In the collection of essays, God in the Dock, C. S. Lewis uses the word "mellontolatry," which is defined as "worship of the future." This is the first instance of the word I can find.

In other places, Lewis makes up words, but he explicitly says that he is coining a term. E.g, "Bulverism." But he uses "mellontolatry" as if it were a known, but rare, word.

A few years ago, I went on a determined hunt for the origin of this word. OED had nothing. The UT Austin library had a 7 or 8 volume dictionary and it had nothing. I enlisted one of the senior librarians (whose eyes lit up at the challenge) in the hunt. We found nothing preceding Lewis.

Today, Google have me this hit:


which also lists:

Pareltholatry – worship of the past

Nynolatry – worship of the present

Chronolatry – worship of time

and, frankly, I file that website under "too silly." All other hits derive from Lewis.

So that's my question: Did Lewis coin this word? If not, where did it come from?

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    I have no idea whether Lewis coined the word, but if he did, he clearly did so quite solidly: the Greek verb μέλλω méllō means ‘be destined to, be about to’ and generally deals with the future. Mellontolatry would be as if from μελλοντολατρεία mellontolatreía, which would be the present participle active μέλλων méllōn ‘being destined to’ + λατρεία latreía ‘worship’ (as in idolatry, haplologised from idololatry). So it’s ‘worship of that which is destined to be (= the future)’. – Janus Bahs Jacquet Feb 1 at 12:42
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    Similarly, pareltholatry, nynolatry and chronolatry are perfectly well-formed, being based, respectively, on the aorist stem (ῆλθ- ēlth-) of the verb παρέρχομαι parérchomai ‘pass (by)’, the adverb νυν nyn ‘now’, and the noun χρόνος chrónos ‘time’. – Janus Bahs Jacquet Feb 1 at 12:47
  • @JanusBahsJacquet Thanks. I have a friend who is a theologian and knows koine quite well. He didn't think the word was Greek, but recognized the pieces. I suppose it could be a classical Greek word(?) – B. Goddard Feb 1 at 13:01
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    @B.Goddard No, I don’t think it’s a word in Greek (if it’s not on Perseus, it’s fairly safe to say it didn’t exist in Classical or Epic Greek, at least); it was probably coined in English, but seemingly by someone who knew what they were doing – which may have been Lewis, of course. – Janus Bahs Jacquet Feb 1 at 15:37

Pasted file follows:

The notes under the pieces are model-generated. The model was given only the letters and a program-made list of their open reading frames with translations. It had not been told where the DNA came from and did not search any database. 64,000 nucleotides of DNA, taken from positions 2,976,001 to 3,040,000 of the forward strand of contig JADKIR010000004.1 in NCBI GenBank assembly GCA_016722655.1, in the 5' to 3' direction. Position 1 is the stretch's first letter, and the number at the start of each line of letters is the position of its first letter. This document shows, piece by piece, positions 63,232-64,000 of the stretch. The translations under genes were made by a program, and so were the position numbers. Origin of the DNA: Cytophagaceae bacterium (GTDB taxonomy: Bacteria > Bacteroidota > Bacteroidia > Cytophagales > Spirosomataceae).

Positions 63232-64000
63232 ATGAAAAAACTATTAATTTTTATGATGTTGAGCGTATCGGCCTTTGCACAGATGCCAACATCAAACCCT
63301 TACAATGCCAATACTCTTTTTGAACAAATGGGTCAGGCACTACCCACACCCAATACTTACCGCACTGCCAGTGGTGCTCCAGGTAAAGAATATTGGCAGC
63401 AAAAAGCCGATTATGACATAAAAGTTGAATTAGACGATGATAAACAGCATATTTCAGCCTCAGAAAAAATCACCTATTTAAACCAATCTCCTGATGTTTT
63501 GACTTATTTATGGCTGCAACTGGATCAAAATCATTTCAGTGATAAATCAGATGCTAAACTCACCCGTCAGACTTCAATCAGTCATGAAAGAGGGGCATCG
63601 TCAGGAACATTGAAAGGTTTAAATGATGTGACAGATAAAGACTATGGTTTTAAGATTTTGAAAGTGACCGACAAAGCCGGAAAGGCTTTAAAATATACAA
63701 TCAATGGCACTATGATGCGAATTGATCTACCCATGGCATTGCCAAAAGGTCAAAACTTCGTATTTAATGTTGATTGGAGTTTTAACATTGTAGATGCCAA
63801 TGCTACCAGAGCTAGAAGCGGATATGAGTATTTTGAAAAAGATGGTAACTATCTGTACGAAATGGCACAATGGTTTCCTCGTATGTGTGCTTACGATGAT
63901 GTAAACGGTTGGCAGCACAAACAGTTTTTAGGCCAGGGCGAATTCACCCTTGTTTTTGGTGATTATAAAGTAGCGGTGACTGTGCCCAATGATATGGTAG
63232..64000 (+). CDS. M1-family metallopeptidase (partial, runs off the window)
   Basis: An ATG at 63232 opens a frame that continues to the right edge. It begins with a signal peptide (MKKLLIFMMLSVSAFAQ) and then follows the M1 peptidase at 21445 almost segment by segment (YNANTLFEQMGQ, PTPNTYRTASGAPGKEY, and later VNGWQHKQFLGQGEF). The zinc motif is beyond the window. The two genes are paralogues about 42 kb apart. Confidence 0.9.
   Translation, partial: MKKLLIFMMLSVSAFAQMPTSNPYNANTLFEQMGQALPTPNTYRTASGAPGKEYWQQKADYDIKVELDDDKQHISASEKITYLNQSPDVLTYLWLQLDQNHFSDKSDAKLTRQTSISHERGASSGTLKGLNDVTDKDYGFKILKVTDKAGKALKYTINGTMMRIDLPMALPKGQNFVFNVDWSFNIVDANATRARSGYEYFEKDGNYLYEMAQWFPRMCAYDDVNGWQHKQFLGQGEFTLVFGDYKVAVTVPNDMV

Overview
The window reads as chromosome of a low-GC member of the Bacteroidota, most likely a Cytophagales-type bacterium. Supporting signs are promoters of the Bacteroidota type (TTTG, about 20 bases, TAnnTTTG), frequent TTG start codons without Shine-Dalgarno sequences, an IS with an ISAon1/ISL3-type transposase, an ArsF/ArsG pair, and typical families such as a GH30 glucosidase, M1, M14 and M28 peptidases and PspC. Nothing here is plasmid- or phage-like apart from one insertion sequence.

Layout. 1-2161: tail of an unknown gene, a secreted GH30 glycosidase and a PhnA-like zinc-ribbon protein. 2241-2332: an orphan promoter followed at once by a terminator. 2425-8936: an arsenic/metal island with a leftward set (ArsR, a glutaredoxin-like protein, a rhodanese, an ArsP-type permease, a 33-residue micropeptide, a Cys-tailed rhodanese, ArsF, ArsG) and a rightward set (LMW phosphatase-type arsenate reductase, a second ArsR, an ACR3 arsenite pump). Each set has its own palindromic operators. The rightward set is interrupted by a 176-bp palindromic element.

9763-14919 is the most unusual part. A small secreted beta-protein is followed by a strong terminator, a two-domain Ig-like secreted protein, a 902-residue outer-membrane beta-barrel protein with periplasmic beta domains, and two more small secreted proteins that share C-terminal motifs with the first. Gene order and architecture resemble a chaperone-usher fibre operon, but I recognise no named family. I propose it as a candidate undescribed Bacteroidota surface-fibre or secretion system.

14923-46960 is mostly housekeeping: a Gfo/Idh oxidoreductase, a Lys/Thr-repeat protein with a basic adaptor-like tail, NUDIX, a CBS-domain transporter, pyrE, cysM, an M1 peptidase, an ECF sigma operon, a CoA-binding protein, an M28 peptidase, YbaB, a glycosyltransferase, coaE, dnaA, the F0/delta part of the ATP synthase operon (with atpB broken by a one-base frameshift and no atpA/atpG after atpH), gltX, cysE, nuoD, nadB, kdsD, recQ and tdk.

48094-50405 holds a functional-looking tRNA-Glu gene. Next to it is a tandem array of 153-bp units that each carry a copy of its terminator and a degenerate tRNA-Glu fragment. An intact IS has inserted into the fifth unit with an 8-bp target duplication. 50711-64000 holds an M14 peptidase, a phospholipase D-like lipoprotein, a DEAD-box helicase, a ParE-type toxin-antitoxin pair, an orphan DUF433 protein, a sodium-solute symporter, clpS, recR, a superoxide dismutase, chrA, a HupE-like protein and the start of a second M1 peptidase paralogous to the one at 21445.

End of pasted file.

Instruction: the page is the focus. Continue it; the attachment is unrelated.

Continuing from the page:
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    Lewis first dropped the term in The Spectator (7 Feb. 1941) in an article called Evil and God. The way he uses it suggests he does need to gloss it, and that it may be a coinage for the Greek-knowing readers in his audience: "Mellontolatry, or the worship of the future, is a fuddled religion." – TaliesinMerlin Feb 1 at 16:05

My knowledge in the Greek as well as the ancient Greek language, leads me to the conclusion, that the word mellontolatry, is derived, from the ancienct greek word "μελλον", meaning future, in combination, with the ancient greek word "λατρεια", which means worship. The word "μελλον" is pronounced in a similar fashion, to that of mellon and the word "λατρεια", in a like the fiactionary word "latria". Combined together, they mean, worship, of the future, in other words, mellontolatry. So, the origin, of this word, is from ancient greece.

  • Simmilarly, the word xenophobia, is also derived from the ancient greek words "ξενο" and "φοβια", which respectively mean, stranger and phobia, hence, the words meaning, being, a person which is afraid of strangers – kenith Feb 6 at 18:31
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    This doesn’t really answer the question – yes, the word is clearly made up of Greek building blocks, but that doesn’t say anything about when, where or by whom it was coined. It seems unlikely that the word actually goes back to Ancient Greek. In Modern Greek, μέλλον is simply the common noun meaning ‘future’, but in Ancient Greek, it’s only an occasionally nominalised neuter form of the present participle of a verb; it’s not really a noun that means ‘future’ as such. – Janus Bahs Jacquet Feb 6 at 20:43
  • I absolutely agree. It seems unlikely that the word actually goes back to Ancient Greek. The word "mellon - μέλλον" is only an occasionally nominalised neuter form of the present participle of a verb; it’s not really a noun that means ‘future’ as such. – Joanna Feb 14 at 20:16

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